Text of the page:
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I think the Bus is a bit off-base, but I sympathize with the underlying frustration. I was an early-adopter of both SACD and DVD-A, and I find that both formats have contributed immensely to my musical enjoyment and collection*, but I'm not about to wade into the HD-DVD vs. Blu-ray thing. I'll be waiting that one out. However, I certainly don't share the Bus's desire that all hi-res formats fail. Just DualDisc, as that format is hi-res in name only (with some rare exceptions that may or may not work on your equipment).

*FWIW, with over 200 SACDs on the shelf and about 50 DVD-As, I find SACD to be superior in that the mastering/quality control is typically better, playback is easier (never requires a monitor to access the track/mix you want), and the redbook layer of the hybrid discs worked in all CD players (or DVD players) without a concomitant loss of redbook quality. However, my preference for SACD is not due to some inherent technological advantage, just a superior utilization of that technology by the mastering engineers. DVD-A always had some quality discs amid the stinkers, and was improving industry-wide before essentially going on "hiatus" for the DualDisc experiment. But all is not lost. Clearly, the public wants downloadability and portability - as do I - and as portable players like the iPod continue to increase the amount of memory contained on ever smaller platforms, this will become a reality. My wife has a 30gb iPod, which she loads either in full 44.whatever PCM or Apple's non-lossy encoding, and she still has well over 50% of unused memory.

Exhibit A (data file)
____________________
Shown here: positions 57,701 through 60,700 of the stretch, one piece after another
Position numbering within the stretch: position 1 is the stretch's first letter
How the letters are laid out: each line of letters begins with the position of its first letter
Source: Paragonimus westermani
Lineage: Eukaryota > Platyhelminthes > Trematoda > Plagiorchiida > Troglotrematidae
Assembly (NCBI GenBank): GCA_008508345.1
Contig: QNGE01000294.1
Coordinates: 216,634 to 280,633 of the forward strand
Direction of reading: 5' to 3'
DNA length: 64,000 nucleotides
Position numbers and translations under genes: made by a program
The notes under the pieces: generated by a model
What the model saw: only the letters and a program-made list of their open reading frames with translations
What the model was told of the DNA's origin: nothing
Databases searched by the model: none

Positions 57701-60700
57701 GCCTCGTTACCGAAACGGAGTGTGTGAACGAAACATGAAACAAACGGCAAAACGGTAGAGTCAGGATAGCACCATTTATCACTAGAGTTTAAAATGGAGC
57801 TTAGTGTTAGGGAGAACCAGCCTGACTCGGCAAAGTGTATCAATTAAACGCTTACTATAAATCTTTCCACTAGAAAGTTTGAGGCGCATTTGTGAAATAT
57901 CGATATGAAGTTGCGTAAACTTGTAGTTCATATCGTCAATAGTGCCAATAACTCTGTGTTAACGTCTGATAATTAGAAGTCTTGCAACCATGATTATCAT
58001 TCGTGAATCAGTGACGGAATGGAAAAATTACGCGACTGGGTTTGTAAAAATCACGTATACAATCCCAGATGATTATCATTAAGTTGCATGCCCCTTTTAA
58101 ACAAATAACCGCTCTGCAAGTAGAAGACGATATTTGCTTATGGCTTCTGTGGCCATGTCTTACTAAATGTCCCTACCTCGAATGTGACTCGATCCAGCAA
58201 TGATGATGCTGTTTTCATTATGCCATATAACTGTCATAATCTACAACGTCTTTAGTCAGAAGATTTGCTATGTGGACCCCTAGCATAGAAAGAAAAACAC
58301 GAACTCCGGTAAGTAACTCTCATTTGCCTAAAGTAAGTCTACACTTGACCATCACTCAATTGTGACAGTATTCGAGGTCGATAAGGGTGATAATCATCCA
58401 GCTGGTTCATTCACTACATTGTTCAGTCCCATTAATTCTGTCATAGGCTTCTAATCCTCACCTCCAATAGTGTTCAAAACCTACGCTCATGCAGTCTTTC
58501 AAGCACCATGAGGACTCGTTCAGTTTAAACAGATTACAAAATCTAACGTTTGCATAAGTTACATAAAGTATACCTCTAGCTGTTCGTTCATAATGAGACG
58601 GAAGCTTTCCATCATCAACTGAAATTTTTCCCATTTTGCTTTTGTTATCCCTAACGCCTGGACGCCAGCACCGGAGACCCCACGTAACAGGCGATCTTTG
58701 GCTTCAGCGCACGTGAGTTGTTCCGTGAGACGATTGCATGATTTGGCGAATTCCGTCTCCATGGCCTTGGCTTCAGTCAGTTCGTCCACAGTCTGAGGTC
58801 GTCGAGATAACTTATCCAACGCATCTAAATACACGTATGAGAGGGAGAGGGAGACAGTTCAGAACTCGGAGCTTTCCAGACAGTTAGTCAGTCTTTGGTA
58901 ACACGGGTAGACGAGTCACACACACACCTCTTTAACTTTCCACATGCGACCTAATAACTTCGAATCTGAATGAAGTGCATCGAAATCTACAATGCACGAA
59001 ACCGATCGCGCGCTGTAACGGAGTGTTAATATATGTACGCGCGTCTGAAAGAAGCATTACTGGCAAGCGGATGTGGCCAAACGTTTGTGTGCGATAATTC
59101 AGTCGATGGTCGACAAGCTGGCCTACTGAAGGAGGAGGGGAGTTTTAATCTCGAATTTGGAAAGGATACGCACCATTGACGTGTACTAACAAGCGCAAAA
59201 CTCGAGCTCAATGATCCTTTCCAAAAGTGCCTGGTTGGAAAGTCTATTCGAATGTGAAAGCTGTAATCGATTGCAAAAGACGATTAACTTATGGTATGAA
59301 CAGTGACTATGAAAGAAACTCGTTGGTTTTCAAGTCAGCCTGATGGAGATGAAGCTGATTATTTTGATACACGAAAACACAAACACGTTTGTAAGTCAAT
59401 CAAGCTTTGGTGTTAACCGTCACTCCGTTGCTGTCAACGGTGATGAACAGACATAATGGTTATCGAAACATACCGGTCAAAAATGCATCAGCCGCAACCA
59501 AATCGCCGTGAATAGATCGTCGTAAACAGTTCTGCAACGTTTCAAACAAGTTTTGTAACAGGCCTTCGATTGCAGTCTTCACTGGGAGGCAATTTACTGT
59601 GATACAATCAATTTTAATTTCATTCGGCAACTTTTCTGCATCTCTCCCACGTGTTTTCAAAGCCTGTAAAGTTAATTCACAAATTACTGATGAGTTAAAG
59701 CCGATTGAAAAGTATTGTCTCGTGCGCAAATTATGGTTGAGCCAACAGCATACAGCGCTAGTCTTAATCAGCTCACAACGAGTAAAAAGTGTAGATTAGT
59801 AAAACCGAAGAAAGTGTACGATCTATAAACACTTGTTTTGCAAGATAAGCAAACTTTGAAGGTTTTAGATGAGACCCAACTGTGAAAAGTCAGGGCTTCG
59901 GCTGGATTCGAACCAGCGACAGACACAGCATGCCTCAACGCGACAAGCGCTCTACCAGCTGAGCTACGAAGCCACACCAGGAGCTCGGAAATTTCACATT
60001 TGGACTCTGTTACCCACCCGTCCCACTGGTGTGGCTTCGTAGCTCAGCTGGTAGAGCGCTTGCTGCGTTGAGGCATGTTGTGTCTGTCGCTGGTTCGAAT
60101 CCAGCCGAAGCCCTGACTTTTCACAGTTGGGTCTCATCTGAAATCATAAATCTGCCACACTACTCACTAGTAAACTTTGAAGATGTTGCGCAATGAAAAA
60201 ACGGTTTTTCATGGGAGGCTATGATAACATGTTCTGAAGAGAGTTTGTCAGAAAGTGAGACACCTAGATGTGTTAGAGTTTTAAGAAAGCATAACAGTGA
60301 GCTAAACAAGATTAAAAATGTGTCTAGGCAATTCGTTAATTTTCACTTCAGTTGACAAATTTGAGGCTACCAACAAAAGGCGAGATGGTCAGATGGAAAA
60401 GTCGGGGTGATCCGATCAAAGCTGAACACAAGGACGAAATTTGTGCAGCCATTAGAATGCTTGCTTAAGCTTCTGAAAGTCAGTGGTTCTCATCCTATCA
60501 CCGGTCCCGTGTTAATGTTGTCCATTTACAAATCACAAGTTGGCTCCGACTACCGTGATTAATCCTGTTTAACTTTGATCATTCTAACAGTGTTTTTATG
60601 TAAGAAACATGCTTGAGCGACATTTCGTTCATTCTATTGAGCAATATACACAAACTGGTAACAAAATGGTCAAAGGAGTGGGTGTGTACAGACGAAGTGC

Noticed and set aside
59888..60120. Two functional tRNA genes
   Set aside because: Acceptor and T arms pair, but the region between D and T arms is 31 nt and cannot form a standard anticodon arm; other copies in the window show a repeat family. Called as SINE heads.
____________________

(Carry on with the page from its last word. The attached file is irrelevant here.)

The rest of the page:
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Old 08-05-05, 09:41 PM
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I don't think either DVD-A or SACD is ever really going to take off. It's a shame too because when you have the right equipment, it's a night and day difference between the Redbook counterpart.
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Old 08-06-05, 10:44 PM
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Originally Posted by Cardiff Giant
I don't think either DVD-A or SACD is ever really going to take off. It's a shame too because when you have the right equipment, it's a night and day difference between the Redbook counterpart.
If DVD-A encryption is cracked permanently (it is, but it currently takes a few complicated steps including WinDVD and it won't be permanent since a new DVD-A pressing can remove the WinDVD key), then I'm sure DVD-As will take off, that way they can be ripped/downloaded/whatever into your iPod/car/computer/etc and thats what people want.

SACD requires a special player to even read the disc, so the average joe isn't going to go out of his way to rip it, even if the disc was rippable.